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Frito-Lay, Inc.

America's snack-food leader uses technology to help its sales reps sell products better and manage inventory more effectively Frito-Lay knows that delivering good information promotes clear communication and smart decision-making.

Filament developed an interface for Frito's RSR handheld that's compact, focused, quickly understood, and easily rebrandable for other businesses in the PepsiCo family.

Frito-Lay has long been a leader in using technologies to support its sales force: Frito's Route Sales Representatives have used handhelds to support order and inventory management for decades. Frito decided to upgrade to a new device with a much larger screen; they had seen Filament's work with Stop & Shop's Shopping Buddy wireless grocery shopping interface and approached us for advice about interface best practices in a retail environment. Filament Group worked closely with Frito-Lay's trainers to document how RSRs used the current device to accomplish goals, and shadowed RSRs in the field as they went through their workday. And we talked with the business teams to understand new strategic initiatives they would roll out on the updated device. We developed an interface system model designed to quickly deliver information about the priority, status, sequence and importance of specific functionality to help RSRs work more effectively. We then extended this system model into detailed screens designed for a wireless PocketPC-based workforce automation tool that combined optimized template layouts and targeted visual cues (including element size, color, and contrast), to support sales, inventory management, and productivity tracking for Frito-Lay's 16,000 in-field route sales reps.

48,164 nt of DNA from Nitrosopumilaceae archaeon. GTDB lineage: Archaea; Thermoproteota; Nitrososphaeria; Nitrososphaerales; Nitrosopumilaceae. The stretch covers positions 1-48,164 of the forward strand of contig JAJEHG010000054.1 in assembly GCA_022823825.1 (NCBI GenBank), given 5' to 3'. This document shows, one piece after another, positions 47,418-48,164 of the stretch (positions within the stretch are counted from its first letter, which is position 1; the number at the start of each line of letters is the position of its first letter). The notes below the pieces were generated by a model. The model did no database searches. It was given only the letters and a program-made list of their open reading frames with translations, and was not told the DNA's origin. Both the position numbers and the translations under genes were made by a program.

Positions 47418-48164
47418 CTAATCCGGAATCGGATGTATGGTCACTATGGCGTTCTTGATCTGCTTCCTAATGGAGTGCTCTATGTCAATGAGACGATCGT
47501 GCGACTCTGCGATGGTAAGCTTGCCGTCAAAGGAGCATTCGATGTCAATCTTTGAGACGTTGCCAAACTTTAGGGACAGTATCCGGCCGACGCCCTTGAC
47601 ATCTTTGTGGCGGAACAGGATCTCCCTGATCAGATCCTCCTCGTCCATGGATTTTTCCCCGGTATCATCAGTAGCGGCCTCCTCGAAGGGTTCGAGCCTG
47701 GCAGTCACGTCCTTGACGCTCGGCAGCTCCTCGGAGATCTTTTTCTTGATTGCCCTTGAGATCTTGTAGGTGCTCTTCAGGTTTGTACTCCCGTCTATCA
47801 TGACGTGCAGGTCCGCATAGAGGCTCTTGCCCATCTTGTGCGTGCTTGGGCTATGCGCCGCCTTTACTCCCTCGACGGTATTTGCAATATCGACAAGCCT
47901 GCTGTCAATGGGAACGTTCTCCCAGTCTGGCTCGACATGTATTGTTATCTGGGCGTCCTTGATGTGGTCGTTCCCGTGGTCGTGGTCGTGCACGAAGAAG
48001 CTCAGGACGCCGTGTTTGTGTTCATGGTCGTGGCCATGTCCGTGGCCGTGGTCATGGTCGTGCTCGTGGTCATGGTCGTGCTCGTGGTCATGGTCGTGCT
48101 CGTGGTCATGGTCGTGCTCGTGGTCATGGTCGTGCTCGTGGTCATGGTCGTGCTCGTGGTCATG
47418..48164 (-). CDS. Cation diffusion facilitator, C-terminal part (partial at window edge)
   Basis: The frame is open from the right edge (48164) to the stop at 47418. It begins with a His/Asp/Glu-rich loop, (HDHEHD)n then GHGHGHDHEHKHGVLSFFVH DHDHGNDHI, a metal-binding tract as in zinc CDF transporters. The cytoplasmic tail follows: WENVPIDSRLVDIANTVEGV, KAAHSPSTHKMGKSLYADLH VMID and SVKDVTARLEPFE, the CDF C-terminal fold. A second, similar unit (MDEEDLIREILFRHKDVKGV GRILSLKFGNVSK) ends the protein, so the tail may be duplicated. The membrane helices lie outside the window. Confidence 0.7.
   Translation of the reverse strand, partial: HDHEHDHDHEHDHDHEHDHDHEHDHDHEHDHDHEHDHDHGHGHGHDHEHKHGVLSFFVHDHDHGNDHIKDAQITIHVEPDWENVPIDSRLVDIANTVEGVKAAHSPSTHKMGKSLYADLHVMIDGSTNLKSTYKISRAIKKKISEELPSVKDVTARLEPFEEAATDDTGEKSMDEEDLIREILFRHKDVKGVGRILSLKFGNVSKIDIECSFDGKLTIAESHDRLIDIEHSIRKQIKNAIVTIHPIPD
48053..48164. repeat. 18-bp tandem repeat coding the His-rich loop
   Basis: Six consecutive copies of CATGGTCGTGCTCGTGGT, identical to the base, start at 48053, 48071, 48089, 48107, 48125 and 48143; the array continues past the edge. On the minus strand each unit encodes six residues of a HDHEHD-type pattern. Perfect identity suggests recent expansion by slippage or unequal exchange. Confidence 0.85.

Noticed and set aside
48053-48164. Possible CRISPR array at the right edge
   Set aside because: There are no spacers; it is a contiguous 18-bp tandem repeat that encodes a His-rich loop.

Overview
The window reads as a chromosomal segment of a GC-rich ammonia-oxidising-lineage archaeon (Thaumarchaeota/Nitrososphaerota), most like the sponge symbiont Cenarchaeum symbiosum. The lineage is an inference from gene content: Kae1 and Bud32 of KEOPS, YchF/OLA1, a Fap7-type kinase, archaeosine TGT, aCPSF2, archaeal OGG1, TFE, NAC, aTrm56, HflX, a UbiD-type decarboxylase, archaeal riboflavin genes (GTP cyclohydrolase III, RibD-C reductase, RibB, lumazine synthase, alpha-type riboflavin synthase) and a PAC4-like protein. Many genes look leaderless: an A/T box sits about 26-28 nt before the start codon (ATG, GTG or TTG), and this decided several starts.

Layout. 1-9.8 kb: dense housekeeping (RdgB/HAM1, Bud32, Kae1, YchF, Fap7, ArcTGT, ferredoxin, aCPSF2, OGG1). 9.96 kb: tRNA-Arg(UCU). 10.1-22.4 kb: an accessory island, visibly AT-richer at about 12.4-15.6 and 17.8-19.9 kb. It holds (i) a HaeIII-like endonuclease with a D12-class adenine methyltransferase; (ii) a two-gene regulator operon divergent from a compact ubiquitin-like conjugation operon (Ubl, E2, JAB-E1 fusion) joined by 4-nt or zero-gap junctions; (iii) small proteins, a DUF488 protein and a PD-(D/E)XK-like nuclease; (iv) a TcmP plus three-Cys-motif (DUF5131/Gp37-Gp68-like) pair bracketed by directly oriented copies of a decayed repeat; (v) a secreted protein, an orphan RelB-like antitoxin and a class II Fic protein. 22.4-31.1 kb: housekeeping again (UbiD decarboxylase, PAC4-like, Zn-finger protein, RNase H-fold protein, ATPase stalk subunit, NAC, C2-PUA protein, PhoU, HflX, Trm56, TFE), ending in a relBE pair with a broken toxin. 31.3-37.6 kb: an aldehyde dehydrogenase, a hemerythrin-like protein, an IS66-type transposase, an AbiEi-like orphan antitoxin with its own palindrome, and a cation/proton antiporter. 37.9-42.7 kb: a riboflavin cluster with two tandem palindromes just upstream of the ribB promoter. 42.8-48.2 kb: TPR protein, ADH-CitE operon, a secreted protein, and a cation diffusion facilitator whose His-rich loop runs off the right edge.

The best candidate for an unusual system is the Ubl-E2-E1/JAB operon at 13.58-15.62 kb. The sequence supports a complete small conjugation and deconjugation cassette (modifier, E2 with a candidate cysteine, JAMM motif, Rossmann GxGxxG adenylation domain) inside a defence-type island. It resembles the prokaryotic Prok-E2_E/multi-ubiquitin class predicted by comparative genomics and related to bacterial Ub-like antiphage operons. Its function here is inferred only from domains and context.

The online development toolkit provides key information for both business analysts and technologists to develop and extend the system.